If you’re a nonprofit, then you might not have the resources to dedicate to a full website overhaul. Still, maintaining accessibility is critical. How can you balance your desire for accessibility with your strict budget? There are a few ways!

What Regulations Apply?

That depends a lot on each organization because each nonprofit has different funding sources. However, if you receive federal funding, then Section 508 will comply, “Section 508 of the Rehabilitation Act of 1973 requires all federal agencies and institutions that receive federal funding to have Section 508 compliant websites.”[1] You can get more information about Section 508 by reading our recent post on the topic.

In addition, websites in the US need to be WCAG 2.0 compliant, “Web Content Accessibility Guidelines (WCAG) 2.0 covers a wide range of recommendations for making Web content more accessible. Following these guidelines will make content accessible to a wider range of people with disabilities, including blindness and low vision, deafness and hearing loss, learning disabilities, cognitive limitations, limited movement, speech disabilities, photosensitivity and combinations of these.”[2] There’s also a post about WCAG 2.0 for you to read if you need more details.

How to Make Your Site Compliant

So now that you know there are rules, it’s time to start fixing your site so that it meets the requirements. This will take some time and effort, but it’s pretty important so here are some ways to bring your site up to code.

1. Learn Yourself

Ok, I know you probably work a lot of overtime as it is. I was an intern for a nonprofit in college and I saw the team’s dedication drive them to work far beyond normal hours. You’re probably spending a lot of time focusing on the core issues that your nonprofit cares about. But as a public organization, it’s your duty to ensure that everyone can access your website’s content. Here are a few simple ways to achieve that yourself:

  • Check to see what issues your website has in its current form – Before you can make changes, you need to know what the problem areas are on your site. Luckily there are free and simple to use compliance checkers to help you out.
  • Install Userway’s free widget – Seriously, it’ll help. You don’t have to touch your site’s code, and you don’t need to spend hours making changes. Instead, the widget will create a more accessible website for your users by giving them options to accommodate their needs.
  • Make Updates – Now that you know where the gaps in compliance are, it’s time to fix them. This can be the tricky part because unfortunately WCAG 2.0 guidelines are a bit vague on what levels are required to actually achieve compliance. Still, if you make the changes that were flagged during the checking phase, you will likely be well on your way to compliance.

2. Get an Intern

Like I said before, I interned for a nonprofit and did a lot of different tasks for nothing beyond college credit. If you want to make your website more accessible but just can’t seem to get around to it, then an intern might be your best bet. Local college students are always looking for practical experience to put on their resume.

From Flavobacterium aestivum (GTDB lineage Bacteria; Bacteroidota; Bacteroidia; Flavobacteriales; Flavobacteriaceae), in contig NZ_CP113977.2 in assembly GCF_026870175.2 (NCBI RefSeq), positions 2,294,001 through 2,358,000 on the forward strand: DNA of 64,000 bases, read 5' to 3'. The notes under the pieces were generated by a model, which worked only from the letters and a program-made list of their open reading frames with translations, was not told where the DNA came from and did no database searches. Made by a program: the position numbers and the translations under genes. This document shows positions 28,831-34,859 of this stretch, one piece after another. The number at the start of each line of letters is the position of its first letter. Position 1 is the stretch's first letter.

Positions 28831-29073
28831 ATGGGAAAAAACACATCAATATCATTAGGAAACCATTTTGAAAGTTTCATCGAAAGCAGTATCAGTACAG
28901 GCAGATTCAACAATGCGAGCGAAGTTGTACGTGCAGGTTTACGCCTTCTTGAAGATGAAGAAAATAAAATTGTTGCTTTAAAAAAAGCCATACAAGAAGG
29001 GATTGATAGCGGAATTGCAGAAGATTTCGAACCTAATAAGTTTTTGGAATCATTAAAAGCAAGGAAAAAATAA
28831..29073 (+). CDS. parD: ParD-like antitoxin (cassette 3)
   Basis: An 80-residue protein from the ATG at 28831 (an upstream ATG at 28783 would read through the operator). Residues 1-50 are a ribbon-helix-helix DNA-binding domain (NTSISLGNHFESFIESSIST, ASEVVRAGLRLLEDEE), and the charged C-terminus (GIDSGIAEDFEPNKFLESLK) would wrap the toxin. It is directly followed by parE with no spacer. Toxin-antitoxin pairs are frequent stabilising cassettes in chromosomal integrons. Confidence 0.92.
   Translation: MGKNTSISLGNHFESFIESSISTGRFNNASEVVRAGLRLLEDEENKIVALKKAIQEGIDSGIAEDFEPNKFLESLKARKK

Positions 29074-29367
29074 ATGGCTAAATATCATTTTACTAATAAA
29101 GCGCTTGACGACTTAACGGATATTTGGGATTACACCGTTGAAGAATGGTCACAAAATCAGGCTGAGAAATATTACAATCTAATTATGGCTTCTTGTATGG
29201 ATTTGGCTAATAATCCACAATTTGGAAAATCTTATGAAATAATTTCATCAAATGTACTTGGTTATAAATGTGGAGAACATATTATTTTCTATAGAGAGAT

You can explain that you want to comply with digital accessibility standards, and allow them to make the necessary updates. It might be best to look for someone who is majoring in web design, as they will probably make the changes in a way that maintains the integrity of your site’s original vision. An intern is a great way to get the benefit of an accessible site while giving a student the opportunity to gain real-world experience. Plus it’s a cheap alternative to hiring a professional.

3. Find a Volunteer

Ask around in your community, and you might just be able to find a great fit for your project. There are lots of people who are willing to lend time and assistance to the causes that they care about. If you’re not sure about local networking, then try a volunteer match website. There are a few great websites that match nonprofits that need help with professionals willing to lend their time and expertise. Below are two popular sites that link nonprofits with field experts:

  • Catchafire – This site is only for volunteer positions and assistance.
  • idealist – This site is for volunteering, internships, and paid positions.

4. Hire an Expert

If free resources don’t seem to be abundant then you can try hiring an expert to make your site more accessible. While this might be a more expensive option, it can keep your website compliant in presumably a short amount of time. There are individuals who can review and update your site on a freelance basis and there are also companies that specialize in updating websites to be accessible. Experts can optimize your site so that it is both accessible and useful, so you may see improvements made that extend far beyond Section 508 and WCAG 2.0 compliance.

Compliance is critical for a lot of reasons. Primarily, it’s just the right thing to do. Inclusive technology shouldn’t be a “nice to have” or an “if there’s an extra room in the budget” item. Instead, it needs to be a base-level that every business, company, organization, and personal website follows. If accessible websites become the norm, it’ll make the web a place for everyone instead of just a place for people who can use sites as-they-are without accommodations.

If that’s not enough, then consider the user you are alienating huge groups of people (which includes potential donors and volunteers). Reaching a wider user-base with an accessible website just makes sense.

[1] http://www.508checker.com/508-compliance-for-nonprofits

[2] https://www.w3.org/TR/WCAG20/